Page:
The group of students that I was a part of worked alongside the family that owned the cacao operation, while conducting field research on the budding agritourism industry in the small town as a whole. The work was hard but rewarding and gave me closer insight into the process of harvesting cacao and making chocolate, as well as the struggles of a small scale producer. Chocolate is made from the beans inside a fruit that grows from a tree, something that I was unaware of before my time on the farm. Upon arriving we were given a full tasting, one of the services that is offered to travelers each day. The couple that operates the farm greeted us with an interesting looking fruit that reminded me of a squash, and when they broke it open it was filled with small white fuzzy pods. They encouraged us to take one of the pods and eat the white fuzzy material off of it, and that was the moment that I found my favorite fruit. Yes, cacao is my favorite fruit. It sounds crazy… most people have no idea where the cocoa powder and butter that makes their favorite treat comes from, or that the raw fruity product could be so delicious. For those of you struggling to believe me, I have attached a video of a tasting. That first sight of the cacao pods was only the beginning of my time spent with them over the course of my time at La Iguana.

The most rewarding part of the whole week was the time spent in the fields harvesting the cacao pods. The work is eye-opening in its difficulty. We started our day with a quick breakfast at around seven o’clock in the morning before packing lunch and all the necessary tools onto the back of a single horse. We then set off through the back of the immediate property, down a dirt, and then mud, road for about a mile until we came to a river. Shoes were removed and the river was crossed, the small dog accompanying us was carried, of course. After we scaled a large hill we finally reached the edge of a forest, situated in higher altitude than we were previously. The walk alone was enough to exhaust the group, but it is highly necessary that the cacao trees are in the perfect environment to grow effectively. Cacao trees need to be in an area with high moisture but good draining, usually shaded by other trees and surrounded by a heavy underbrush of leaves. This is knowledge that has been passed down for generations, since the first cacao tree was brought to Mastatal. These very particular conditions were perfect in this hillside forest, and the journey to reach the trees is absolutely worth it when the trees are highly productive. This is especially true when your livelihood depends on it.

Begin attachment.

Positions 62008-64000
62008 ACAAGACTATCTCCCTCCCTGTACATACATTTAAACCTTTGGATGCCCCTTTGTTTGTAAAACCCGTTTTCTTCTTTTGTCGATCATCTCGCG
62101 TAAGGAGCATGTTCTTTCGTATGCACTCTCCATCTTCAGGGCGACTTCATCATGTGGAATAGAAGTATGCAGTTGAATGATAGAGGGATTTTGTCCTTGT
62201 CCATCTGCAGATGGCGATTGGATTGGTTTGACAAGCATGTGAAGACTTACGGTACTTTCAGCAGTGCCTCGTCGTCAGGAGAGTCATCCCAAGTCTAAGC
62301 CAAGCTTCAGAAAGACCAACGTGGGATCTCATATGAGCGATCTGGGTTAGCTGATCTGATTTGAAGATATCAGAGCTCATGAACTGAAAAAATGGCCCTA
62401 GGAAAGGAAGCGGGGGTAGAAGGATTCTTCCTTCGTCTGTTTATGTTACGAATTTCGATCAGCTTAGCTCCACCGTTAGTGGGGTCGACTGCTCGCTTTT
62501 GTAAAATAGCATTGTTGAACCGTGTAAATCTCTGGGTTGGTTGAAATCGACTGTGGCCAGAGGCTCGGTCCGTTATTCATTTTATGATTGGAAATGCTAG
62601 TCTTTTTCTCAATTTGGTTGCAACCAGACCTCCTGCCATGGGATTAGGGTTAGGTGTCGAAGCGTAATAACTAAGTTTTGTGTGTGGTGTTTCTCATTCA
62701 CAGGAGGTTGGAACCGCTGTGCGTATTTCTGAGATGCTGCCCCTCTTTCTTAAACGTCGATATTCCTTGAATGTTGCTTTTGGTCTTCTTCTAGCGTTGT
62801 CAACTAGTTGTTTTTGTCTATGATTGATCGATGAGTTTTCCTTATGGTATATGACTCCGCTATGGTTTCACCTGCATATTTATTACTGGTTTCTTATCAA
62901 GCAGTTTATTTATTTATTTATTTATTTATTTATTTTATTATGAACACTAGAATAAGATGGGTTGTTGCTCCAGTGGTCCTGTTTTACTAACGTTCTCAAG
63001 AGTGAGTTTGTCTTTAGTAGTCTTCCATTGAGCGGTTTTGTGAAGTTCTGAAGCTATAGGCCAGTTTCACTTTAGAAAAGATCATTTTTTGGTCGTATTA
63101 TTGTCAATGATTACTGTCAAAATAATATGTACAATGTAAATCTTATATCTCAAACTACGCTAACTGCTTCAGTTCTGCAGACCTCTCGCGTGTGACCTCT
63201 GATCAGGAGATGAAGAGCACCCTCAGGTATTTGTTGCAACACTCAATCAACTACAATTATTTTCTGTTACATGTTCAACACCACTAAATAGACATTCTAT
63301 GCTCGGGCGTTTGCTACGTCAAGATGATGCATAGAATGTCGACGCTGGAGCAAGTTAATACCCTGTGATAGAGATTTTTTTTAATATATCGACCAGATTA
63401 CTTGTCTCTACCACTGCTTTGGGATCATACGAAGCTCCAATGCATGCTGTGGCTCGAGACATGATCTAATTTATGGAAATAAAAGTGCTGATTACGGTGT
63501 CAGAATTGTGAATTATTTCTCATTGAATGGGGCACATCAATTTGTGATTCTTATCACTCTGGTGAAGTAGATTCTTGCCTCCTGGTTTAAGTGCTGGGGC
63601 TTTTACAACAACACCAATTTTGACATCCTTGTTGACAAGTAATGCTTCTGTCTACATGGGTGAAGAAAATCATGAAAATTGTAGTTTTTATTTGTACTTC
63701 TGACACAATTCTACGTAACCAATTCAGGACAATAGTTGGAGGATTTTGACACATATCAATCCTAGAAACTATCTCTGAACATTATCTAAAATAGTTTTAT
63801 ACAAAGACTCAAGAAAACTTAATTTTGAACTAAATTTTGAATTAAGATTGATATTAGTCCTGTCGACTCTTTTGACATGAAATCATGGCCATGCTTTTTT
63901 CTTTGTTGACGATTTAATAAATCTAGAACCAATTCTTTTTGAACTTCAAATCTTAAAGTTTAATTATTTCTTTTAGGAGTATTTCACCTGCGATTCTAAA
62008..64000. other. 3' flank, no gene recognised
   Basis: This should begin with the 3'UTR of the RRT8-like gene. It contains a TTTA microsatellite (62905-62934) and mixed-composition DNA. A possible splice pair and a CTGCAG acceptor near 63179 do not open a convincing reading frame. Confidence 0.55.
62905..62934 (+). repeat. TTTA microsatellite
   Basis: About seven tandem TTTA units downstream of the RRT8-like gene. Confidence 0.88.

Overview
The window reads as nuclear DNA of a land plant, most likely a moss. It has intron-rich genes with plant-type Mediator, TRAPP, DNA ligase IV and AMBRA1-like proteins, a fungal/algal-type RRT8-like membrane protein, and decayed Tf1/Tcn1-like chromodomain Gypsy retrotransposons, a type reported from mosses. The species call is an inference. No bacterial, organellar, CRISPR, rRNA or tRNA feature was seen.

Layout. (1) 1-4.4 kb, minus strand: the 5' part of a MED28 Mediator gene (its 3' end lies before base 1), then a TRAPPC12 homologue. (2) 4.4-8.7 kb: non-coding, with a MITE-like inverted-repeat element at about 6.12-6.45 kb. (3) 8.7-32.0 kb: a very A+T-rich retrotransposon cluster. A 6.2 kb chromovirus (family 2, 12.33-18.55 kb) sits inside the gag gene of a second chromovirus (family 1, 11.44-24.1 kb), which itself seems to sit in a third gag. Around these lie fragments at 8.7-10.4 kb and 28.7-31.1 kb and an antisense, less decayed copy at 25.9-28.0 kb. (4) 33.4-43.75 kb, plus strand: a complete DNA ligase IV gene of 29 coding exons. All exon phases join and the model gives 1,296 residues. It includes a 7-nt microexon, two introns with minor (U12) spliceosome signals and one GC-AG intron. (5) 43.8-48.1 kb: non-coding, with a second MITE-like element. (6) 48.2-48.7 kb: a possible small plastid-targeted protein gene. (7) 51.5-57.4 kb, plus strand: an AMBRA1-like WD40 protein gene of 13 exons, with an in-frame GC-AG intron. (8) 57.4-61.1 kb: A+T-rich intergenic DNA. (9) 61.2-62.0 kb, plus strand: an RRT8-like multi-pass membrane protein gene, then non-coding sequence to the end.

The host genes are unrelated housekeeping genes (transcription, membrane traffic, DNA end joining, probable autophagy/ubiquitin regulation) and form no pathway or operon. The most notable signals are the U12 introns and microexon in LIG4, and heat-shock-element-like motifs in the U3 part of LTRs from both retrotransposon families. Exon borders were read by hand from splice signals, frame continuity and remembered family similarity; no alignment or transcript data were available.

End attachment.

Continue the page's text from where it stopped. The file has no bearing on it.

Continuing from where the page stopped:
Once we got to the vast area of cacao trees there was important training that needed to take place. There were several strains of cacao growing in the field. This meant that the ideal color and shape of the pods that were ready for harvest could differ from tree to tree. Green pods turn a deep yellow, but yellow pods turn a bright red. Clearly there is room for confusion. Beyond that, any pod that has black spots on it must be taken down despite its level of ripeness. The black spots are a disease that can ruin an entire harvest, Moniliophthora roreri, but more on that later. We also had to learn how to properly use the sharp tools to cut the pods from the trunks of the cacao trees. It seemed like at every step in the process of growing and harvesting cacao there was only one very specific way of doing things. While we may have been a bit unprepared, we were set off into the forest, machete and large hemp bag in hand.

Aside from the cliff of mud and rushing river that had to be passed to reach the crop, the work itself was awfully dangerous as well. Costa Rica is home to the Fer-de-Lance, an incredibly venomous viper who likes to live in underbrush… underbrush much like that required to grow cacao. Some of the pods are also out of reach, making climbing a tree with a machete in hand necessary. Once our bags were full with pods, we hauled them to the center of the forest and all dumped them out to extract the beans. While working on the pods, we chatted with the family about how they got started in cacao, and what the biggest challenges have been in making a living from the crop.